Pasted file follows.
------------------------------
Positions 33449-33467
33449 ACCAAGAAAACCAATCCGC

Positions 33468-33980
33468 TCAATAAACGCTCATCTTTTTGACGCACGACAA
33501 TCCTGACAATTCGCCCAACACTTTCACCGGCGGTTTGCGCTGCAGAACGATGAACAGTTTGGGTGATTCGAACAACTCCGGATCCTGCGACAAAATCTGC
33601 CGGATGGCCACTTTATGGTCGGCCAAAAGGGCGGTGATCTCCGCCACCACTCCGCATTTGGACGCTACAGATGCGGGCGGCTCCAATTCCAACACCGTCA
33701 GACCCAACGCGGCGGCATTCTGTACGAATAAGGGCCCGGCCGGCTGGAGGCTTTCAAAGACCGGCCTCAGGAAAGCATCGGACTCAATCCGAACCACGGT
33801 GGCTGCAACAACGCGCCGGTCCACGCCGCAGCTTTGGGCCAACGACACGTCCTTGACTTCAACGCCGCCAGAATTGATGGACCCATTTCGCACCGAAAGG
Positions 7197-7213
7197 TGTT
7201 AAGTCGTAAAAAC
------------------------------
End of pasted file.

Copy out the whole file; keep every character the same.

Positions 33449-33467
33449 ACCAAGAAAACCAATCCGC

Positions 33468-33980
33468 TCAATAAACGCTCATCTTTTTGACGCACGACAA
33501 TCCTGACAATTCGCCCAACACTTTCACCGGCGGTTTGCGCTGCAGAACGATGAACAGTTTGGGTGATTCGAACAACTCCGGATCCTGCGACAAAATCTGC
33601 CGGATGGCCACTTTATGGTCGGCCAAAAGGGCGGTGATCTCCGCCACCACTCCGCATTTGGACGCTACAGATGCGGGCGGCTCCAATTCCAACACCGTCA
33701 GACCCAACGCGGCGGCATTCTGTACGAATAAGGGCCCGGCCGGCTGGAGGCTTTCAAAGACCGGCCTCAGGAAAGCATCGGACTCAATCCGAACCACGGT
33801 GGCTGCAACAACGCGCCGGTCCACGCCGCAGCTTTGGGCCAACGACACGTCCTTGACTTCAACGCCGCCAGAATTGATGGACCCATTTCGCACCGAAAGG
Positions 7197-7213
7197 TGTT
7201 AAGTCGTAAAAAC